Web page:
It’s good advice to read ingredient labels but even better advice to stop buying packaged foods as much as possible. (We’re striving to do this in our family though we don’t always succeed.) Instead of something that’s been processed and then wrapped in plastic, buy fresh fruits and vegetables that don’t come in a bag (or better yet pick them straight from your own garden. Mine has failed two years in a row but I’m trying again, damn it), eat nuts and dried fruits and beans and whole grains like brown rice and steel-cut oats (at the Ashland Food Co-op you can buy all of these foods in bulk), local eggs, and free-range, kindly treated meats (if you eat meat).


Oy, such healthy suggestions. I think I’ll go eat a chocolate bar before bed.


What are you feeding your kids? What are you feeding yourself? Do you think childhood obesity is child abuse? Who should we be holding accountable for our nation’s obesity problems?




Bookmark and Share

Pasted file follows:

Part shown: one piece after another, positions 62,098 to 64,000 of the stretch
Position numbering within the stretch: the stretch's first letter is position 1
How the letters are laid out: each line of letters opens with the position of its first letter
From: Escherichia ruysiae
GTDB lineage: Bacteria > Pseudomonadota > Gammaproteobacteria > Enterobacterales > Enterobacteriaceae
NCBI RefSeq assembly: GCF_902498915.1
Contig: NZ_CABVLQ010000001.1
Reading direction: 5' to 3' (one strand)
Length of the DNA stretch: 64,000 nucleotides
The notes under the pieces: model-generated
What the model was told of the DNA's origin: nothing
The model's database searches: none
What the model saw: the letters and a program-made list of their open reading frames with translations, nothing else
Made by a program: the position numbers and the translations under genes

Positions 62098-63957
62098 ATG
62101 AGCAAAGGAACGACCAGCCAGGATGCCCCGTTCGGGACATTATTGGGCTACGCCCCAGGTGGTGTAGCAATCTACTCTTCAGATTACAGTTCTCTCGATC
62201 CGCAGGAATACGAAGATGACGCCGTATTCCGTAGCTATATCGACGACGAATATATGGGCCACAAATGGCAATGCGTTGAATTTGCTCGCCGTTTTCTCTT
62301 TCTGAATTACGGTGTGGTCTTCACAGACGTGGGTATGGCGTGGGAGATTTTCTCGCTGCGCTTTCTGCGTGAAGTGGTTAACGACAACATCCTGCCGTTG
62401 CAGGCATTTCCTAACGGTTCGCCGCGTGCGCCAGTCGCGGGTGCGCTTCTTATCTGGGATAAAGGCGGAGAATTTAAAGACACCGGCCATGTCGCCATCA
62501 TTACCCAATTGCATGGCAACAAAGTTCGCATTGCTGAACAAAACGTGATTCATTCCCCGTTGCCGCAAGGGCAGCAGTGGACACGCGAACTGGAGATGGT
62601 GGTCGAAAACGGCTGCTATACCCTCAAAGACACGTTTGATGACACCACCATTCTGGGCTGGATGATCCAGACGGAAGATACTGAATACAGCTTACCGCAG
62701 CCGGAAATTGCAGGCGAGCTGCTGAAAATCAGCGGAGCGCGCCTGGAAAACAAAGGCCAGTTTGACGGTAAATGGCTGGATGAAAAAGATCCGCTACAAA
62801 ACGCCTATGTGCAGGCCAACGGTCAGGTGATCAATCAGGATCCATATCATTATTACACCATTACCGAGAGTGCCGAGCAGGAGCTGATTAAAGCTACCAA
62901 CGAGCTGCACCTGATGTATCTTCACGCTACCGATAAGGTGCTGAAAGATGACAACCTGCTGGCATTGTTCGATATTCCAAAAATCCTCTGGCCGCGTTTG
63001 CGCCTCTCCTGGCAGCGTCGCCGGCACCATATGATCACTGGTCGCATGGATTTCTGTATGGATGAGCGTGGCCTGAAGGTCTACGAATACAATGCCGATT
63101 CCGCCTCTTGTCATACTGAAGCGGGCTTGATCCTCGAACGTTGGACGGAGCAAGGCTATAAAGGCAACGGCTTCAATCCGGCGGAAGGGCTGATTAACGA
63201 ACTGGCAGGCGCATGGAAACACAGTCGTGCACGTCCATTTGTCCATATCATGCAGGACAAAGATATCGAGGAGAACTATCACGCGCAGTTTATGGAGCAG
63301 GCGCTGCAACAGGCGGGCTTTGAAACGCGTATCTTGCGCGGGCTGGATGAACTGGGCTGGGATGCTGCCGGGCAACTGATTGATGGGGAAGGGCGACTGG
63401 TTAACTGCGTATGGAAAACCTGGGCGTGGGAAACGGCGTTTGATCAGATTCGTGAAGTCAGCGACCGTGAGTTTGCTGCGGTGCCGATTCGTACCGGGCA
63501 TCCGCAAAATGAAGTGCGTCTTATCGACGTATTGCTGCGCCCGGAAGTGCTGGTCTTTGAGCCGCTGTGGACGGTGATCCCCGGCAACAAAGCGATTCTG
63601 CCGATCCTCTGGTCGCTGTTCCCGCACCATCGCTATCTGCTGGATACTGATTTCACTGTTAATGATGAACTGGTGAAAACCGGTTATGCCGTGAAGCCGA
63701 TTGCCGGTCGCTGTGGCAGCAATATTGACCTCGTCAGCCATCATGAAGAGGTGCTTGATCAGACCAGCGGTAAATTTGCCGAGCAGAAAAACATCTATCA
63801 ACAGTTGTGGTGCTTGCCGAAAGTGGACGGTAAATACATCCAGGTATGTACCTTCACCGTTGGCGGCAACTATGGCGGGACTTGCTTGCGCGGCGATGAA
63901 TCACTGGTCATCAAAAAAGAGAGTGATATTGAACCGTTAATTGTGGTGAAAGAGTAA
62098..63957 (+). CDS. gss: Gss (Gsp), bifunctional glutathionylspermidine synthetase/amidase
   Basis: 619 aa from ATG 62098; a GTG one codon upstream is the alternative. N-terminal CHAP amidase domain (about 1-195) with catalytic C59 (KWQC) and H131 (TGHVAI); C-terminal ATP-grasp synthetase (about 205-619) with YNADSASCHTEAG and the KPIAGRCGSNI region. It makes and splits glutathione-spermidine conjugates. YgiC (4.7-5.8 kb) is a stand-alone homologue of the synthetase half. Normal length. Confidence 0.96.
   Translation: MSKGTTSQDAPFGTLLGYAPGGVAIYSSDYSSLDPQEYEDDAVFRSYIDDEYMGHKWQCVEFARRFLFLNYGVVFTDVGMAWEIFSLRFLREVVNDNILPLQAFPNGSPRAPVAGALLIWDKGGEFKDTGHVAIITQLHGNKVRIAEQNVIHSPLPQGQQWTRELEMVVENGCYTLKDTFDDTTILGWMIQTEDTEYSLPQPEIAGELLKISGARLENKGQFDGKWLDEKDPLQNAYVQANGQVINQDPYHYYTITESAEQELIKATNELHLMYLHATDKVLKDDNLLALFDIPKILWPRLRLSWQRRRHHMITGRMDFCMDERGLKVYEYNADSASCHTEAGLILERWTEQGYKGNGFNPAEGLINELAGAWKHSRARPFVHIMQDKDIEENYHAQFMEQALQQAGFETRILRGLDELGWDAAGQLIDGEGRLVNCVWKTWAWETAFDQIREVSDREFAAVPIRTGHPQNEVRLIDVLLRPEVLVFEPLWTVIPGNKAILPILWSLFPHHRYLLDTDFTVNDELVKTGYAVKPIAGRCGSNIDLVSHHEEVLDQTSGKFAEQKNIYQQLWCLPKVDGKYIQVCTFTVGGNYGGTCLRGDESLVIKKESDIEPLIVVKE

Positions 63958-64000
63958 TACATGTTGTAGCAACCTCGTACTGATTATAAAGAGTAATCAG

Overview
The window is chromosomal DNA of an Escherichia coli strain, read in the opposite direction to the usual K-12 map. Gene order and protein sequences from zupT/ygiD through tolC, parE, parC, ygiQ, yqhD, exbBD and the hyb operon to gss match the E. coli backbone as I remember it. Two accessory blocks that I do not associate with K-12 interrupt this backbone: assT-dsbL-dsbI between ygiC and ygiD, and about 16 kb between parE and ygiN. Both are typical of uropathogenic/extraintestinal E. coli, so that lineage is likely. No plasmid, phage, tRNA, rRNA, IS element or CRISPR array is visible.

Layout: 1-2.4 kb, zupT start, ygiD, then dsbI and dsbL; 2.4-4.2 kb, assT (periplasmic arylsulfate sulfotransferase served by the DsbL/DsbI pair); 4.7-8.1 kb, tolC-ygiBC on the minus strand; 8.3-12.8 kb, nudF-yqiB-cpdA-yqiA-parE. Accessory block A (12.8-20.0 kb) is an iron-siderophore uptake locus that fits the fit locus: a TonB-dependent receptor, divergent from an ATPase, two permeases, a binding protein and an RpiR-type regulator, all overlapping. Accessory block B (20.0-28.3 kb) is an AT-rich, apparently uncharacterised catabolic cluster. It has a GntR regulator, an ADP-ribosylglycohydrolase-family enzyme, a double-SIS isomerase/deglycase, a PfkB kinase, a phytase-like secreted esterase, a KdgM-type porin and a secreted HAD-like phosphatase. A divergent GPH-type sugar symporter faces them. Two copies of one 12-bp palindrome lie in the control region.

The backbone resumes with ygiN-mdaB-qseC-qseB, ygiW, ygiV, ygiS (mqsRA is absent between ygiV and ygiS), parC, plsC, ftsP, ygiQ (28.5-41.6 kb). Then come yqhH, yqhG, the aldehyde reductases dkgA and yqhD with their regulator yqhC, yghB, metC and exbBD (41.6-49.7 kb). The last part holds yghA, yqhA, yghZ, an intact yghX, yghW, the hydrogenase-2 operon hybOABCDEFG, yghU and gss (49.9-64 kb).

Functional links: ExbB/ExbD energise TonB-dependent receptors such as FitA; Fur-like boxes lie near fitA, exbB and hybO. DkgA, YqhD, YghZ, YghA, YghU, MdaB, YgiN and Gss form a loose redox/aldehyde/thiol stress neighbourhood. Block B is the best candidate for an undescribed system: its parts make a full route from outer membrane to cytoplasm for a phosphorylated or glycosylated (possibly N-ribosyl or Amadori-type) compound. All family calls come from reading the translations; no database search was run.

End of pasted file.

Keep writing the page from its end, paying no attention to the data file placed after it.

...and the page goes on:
Tags: childhood obesity, corn products, fast food, food, obese children, obese mothers, obesity in children, starting solids



 

Comments (19)

The conquest of America's diet by processed food is depressing, but the fact that a counter-movement is happening is encouraging. The organic, whole-grain movement has been growing for decades; the farmers' markets are increasingly popular; and even what used to be the haute-cuisine people has become the foodie culture, which is all about variety and quality ingredients. Who was even thinking about Locavore ten years ago? I've been eating organic my whole adult life, and when I heard about locavore three years ago I couldn't imagine doing it. Real food is coming back--maybe not to the mainstream, at least not now, but it's growing.